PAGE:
A Medical Review of George Floyd’s Cause of Death in Chauvin’s Arrest Warrant
EDITED TO ADD UPDATE: This story was written prior to George Floyd’s final autopsy report was released by the Medical Examiner and an Independent Forensics Investigation. The below explanation is helpful in understanding the findings.
Over the past few months to years I have watched the slow desecration of medicine by others. As an Emergency Physician of over 10 years, I have become used to witnessing the misleading spin of nonmedical professionals on topics in our field of expertise. Despite my desensitization, I have found that some of the false interpretations of the summary of George Floyd’s preliminary autopsy in court documents are among the worst offenders. Within the charges filed against Derek Chauvin for Floyd’s death are listed preliminary findings from the Hennepin County Medical Examiner’s report that highlight Floyd had a past medical history and may have been under the influence of intoxicants. However, it is important that these are court documents, not the complete medical examiners report, and any insinuation that throws doubt on the fact that Floyd died because Minneapolis police officers kneeled on his neck and thorax for 9 minutes is dangerous and simply incorrect.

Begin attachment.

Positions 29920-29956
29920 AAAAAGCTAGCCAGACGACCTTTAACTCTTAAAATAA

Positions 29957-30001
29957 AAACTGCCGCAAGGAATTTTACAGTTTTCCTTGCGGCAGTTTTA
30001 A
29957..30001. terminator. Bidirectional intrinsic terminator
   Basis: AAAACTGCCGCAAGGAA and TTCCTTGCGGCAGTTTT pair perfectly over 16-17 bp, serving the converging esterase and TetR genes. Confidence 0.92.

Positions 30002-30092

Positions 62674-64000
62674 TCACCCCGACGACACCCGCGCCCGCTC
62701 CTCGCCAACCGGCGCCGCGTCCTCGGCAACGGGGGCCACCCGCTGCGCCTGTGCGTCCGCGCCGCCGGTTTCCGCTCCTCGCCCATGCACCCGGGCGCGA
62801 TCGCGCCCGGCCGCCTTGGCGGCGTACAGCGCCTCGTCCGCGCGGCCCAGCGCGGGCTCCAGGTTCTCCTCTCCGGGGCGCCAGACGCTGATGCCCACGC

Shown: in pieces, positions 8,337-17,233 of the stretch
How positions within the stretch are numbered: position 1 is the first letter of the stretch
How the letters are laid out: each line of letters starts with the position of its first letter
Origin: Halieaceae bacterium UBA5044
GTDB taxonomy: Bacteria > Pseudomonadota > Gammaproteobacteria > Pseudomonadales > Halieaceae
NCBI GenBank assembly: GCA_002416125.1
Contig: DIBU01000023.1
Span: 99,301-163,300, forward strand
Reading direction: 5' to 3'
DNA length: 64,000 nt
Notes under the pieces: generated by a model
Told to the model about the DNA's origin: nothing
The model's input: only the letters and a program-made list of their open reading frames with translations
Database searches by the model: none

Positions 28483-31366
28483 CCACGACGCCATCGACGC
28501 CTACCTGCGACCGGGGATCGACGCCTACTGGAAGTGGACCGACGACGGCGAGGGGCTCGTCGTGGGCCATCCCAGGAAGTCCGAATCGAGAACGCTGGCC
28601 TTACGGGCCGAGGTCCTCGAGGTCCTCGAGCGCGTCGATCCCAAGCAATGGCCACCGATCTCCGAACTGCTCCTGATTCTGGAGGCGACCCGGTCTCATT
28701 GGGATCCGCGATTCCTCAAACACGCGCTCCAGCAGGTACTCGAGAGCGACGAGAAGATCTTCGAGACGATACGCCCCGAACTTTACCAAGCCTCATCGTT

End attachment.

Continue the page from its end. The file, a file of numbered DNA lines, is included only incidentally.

First, a full and thorough pathology report can take days to weeks to be completed, and is not the end all — other investigation surrounding the events must be taken into consideration. I suspect a full and independent autopsy to follow will provide the information we all know to be true.
When read carefully, this section of the court documents do not actually support any naysayer claims. The released excerpts say preliminary findings “revealed no physical findings that support a diagnosis of traumatic asphyxia or strangulation” and then allude that Floyd’s coronary vascular disease, hypertension and “potential intoxicants” were contributors. However, the same excerpt clearly states that the “combined effects of Mr. Floyd being restrained by the police” were what led to his death. At the end of the day it will be the job of a forensic pathologist to investigate and all I can do as a physician of the living is to explain why assumptions can not be made based off of this excerpt.
Allow me to further dissect.